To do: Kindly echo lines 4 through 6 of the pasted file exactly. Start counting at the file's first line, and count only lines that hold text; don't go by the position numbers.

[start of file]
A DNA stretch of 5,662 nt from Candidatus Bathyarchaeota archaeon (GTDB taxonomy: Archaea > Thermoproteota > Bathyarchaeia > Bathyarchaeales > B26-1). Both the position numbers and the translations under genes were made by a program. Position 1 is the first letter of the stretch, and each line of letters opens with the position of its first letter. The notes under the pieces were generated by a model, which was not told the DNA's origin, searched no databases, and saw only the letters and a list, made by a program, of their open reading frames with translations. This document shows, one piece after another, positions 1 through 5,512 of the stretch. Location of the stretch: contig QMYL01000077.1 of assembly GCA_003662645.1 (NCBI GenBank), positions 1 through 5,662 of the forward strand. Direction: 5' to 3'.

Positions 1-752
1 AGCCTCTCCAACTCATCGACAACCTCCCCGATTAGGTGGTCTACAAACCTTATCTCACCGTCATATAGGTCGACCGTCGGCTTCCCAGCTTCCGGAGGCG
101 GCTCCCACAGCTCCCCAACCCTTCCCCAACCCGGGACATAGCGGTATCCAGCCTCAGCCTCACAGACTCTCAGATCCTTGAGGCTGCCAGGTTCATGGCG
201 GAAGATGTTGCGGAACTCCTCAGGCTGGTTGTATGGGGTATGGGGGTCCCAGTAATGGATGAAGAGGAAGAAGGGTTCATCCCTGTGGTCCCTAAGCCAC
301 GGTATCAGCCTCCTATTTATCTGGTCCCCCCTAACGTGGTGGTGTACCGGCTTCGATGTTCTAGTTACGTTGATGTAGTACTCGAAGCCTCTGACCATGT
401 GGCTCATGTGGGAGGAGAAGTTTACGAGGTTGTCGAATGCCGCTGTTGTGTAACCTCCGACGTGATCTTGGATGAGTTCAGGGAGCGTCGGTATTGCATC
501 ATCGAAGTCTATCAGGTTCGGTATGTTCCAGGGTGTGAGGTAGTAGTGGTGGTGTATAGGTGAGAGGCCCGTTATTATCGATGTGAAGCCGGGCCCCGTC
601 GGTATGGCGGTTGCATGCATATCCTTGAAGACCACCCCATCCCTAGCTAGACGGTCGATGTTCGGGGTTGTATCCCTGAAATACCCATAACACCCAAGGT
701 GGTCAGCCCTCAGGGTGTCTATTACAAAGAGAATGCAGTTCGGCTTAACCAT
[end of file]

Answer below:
101 GCTCCCACAGCTCCCCAACCCTTCCCCAACCCGGGACATAGCGGTATCCAGCCTCAGCCTCACAGACTCTCAGATCCTTGAGGCTGCCAGGTTCATGGCG
201 GAAGATGTTGCGGAACTCCTCAGGCTGGTTGTATGGGGTATGGGGGTCCCAGTAATGGATGAAGAGGAAGAAGGGTTCATCCCTGTGGTCCCTAAGCCAC
301 GGTATCAGCCTCCTATTTATCTGGTCCCCCCTAACGTGGTGGTGTACCGGCTTCGATGTTCTAGTTACGTTGATGTAGTACTCGAAGCCTCTGACCATGT